At the same time, the popular LGBTQ nightclub Ziegfeld’s-Secrets closed its doors indefinitely after the owner of the building where it was located in the city’s Buzzard’s Point area invoked its longstanding plan to demolish the building to make way for a new condominium and retail development. Ziegfeld’s-Secrets manager Steve Delurba said the club would like to reopen in a new location but efforts to reopen would have to wait until all COVID-19 restrictions on such establishments were lifted.
Among the city’s remaining 13 LGBTQ bars and clubs, all but one has reopened after the mayor put in place the city’s Phase II business reopening plan in June, which allowed bars, restaurants, and other businesses to resume limited indoor operations.
The Fireplace, a gay bar at 2161 P St., N.W. near Dupont Circle, decided to remain closed rather than operate under the COVID restrictions but “definitely” plans to reopen, according Larry Ray, a longtime customer who said he spoke with one of the owners.
Among the other Phase II restrictions for bars, restaurants and nightclubs put in place by Bowser in the spring was the requirement that such establishments must operate at 50 percent of their normal indoor capacity, all patrons must be seated at tables spaced six feet apart, and at least three food items must be served that are prepared on the premises regardless of whether the establishment was exempt from serving food prior to the pandemic. The Phase II order also bans the establishments from offering live entertainment.
Two weeks ago, when the mayor issued her updated order banning the serving of alcoholic beverages after 10 p.m. at bars and restaurants, she also included in the order a reduction in the capacity of customers from 50 percent to 25 percent based on concern that the number of COVID-19 cases was rising in D.C. after the case number had gone down in the spring and summer.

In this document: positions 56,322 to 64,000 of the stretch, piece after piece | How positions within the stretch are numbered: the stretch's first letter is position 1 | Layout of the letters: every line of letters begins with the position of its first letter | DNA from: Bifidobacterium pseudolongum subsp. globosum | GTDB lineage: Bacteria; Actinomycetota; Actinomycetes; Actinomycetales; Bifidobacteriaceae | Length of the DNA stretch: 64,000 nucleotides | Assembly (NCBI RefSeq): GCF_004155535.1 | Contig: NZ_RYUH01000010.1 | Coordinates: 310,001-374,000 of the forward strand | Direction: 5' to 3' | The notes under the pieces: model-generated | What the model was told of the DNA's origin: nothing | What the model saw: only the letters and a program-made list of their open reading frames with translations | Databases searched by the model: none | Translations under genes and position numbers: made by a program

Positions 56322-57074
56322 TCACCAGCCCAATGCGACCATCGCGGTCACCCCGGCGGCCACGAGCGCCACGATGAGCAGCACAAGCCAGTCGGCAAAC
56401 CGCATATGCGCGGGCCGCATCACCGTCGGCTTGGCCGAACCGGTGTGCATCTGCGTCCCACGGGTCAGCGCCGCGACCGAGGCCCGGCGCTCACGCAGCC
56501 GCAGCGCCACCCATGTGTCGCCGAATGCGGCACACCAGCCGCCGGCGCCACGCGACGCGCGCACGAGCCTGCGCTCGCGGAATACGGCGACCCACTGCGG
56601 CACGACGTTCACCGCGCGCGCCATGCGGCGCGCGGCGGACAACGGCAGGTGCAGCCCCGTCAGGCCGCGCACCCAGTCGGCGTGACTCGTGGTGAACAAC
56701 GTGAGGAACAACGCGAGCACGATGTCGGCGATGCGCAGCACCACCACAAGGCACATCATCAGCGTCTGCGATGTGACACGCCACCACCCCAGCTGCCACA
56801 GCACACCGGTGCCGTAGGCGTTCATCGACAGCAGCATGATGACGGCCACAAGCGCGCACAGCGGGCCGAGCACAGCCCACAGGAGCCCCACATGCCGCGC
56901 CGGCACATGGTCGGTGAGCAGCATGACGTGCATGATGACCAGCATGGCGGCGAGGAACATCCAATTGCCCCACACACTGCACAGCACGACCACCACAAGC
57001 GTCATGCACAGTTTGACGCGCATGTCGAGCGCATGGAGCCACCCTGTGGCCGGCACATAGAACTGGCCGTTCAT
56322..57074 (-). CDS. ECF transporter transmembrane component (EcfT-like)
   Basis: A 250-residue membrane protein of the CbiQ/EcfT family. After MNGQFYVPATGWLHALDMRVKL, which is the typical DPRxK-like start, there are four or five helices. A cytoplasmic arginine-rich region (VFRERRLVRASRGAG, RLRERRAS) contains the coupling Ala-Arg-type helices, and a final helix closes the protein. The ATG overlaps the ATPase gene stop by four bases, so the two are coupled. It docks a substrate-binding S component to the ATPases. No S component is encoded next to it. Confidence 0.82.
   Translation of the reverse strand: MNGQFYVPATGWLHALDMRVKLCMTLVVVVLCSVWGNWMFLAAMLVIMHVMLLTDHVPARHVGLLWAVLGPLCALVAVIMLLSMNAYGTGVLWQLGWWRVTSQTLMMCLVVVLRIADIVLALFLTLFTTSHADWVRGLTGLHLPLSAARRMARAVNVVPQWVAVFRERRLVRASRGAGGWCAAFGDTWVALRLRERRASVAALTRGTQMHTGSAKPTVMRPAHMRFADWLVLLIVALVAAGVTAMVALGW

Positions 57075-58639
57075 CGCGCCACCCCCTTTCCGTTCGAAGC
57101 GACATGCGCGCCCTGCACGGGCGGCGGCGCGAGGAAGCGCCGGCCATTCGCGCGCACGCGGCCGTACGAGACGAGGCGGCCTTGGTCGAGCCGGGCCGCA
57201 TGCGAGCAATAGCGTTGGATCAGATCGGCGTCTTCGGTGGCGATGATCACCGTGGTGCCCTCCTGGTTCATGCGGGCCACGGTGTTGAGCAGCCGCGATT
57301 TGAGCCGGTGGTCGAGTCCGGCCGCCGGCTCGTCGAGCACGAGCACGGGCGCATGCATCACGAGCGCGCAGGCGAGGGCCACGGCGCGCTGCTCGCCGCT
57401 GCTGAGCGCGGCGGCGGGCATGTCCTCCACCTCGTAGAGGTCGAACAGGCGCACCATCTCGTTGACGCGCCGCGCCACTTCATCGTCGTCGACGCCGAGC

Perruzza told the Blade that due to the Phase II social distancing requirements and the spacing of tables and the ban on allowing customers to stand except to walk in and out and go to the bathroom, Pitchers and his adjoining bar A League of Her Own were never able to reach a 50 percent capacity. At most, he said, he was able to reach a 33 percent capacity, which now must be reduced to 25 percent.
Meanwhile, the D.C. gay bar Dirty Goose at 913 U St., N.W. is among the establishments hit with a fine for allegedly violating the Phase II food serving requirement. According to a report in the Washington City Paper, an inspector from the city’s Alcoholic Beverage Regulation Administration on Nov. 27 cited Dirty Goose for serving only cookies as a food item, saying it failed to provide at least two other types of food such as popcorn or brownies instead of just cookies.
Co-owner Justin Parker told City Paper he plans to contest the citation on grounds that the establishment serves multiple types of cookies that are prepared on the premises and that the different types should be accepted as different food types. He said that ABRA inspectors came to Dirty Goose six or seven times in November prior to citing him for the food violation and found his establishment to be in full compliance with all of the COVID related requirements.
On its Facebook page the Dirty Goose announced on Nov. 10 that it had voluntarily closed its doors after one of its employees tested positive for COVID and out of caution it would remain closed until all remaining employees were tested. On Nov. 15 it announced “we have received all our employees test results and we are ready to reopen,” which happened less than a week later.